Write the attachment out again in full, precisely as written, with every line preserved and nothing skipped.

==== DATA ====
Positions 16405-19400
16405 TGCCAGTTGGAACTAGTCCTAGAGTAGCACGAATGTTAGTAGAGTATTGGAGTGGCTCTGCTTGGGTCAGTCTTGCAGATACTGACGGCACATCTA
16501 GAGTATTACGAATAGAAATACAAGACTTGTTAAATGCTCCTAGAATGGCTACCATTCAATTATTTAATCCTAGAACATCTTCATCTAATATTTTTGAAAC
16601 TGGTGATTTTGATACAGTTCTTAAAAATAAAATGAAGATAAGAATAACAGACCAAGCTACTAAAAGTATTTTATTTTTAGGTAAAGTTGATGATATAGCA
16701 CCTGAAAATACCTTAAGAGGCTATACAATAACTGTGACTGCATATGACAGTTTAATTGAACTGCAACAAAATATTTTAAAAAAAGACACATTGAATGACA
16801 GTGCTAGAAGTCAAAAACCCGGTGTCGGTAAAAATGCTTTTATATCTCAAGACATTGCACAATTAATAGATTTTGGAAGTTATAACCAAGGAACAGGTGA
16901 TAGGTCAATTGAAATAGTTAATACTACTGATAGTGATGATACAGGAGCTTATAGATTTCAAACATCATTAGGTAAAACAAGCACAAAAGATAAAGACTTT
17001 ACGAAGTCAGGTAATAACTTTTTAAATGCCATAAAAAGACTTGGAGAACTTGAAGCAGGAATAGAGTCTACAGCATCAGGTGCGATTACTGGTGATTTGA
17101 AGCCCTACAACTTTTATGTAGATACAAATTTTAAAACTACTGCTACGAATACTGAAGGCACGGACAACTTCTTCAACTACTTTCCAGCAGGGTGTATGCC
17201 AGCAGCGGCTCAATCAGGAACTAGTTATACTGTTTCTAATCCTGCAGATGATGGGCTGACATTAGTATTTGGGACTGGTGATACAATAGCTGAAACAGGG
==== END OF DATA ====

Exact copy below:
Positions 16405-19400
16405 TGCCAGTTGGAACTAGTCCTAGAGTAGCACGAATGTTAGTAGAGTATTGGAGTGGCTCTGCTTGGGTCAGTCTTGCAGATACTGACGGCACATCTA
16501 GAGTATTACGAATAGAAATACAAGACTTGTTAAATGCTCCTAGAATGGCTACCATTCAATTATTTAATCCTAGAACATCTTCATCTAATATTTTTGAAAC
16601 TGGTGATTTTGATACAGTTCTTAAAAATAAAATGAAGATAAGAATAACAGACCAAGCTACTAAAAGTATTTTATTTTTAGGTAAAGTTGATGATATAGCA
16701 CCTGAAAATACCTTAAGAGGCTATACAATAACTGTGACTGCATATGACAGTTTAATTGAACTGCAACAAAATATTTTAAAAAAAGACACATTGAATGACA
16801 GTGCTAGAAGTCAAAAACCCGGTGTCGGTAAAAATGCTTTTATATCTCAAGACATTGCACAATTAATAGATTTTGGAAGTTATAACCAAGGAACAGGTGA
16901 TAGGTCAATTGAAATAGTTAATACTACTGATAGTGATGATACAGGAGCTTATAGATTTCAAACATCATTAGGTAAAACAAGCACAAAAGATAAAGACTTT
17001 ACGAAGTCAGGTAATAACTTTTTAAATGCCATAAAAAGACTTGGAGAACTTGAAGCAGGAATAGAGTCTACAGCATCAGGTGCGATTACTGGTGATTTGA
17101 AGCCCTACAACTTTTATGTAGATACAAATTTTAAAACTACTGCTACGAATACTGAAGGCACGGACAACTTCTTCAACTACTTTCCAGCAGGGTGTATGCC
17201 AGCAGCGGCTCAATCAGGAACTAGTTATACTGTTTCTAATCCTGCAGATGATGGGCTGACATTAGTATTTGGGACTGGTGATACAATAGCTGAAACAGGG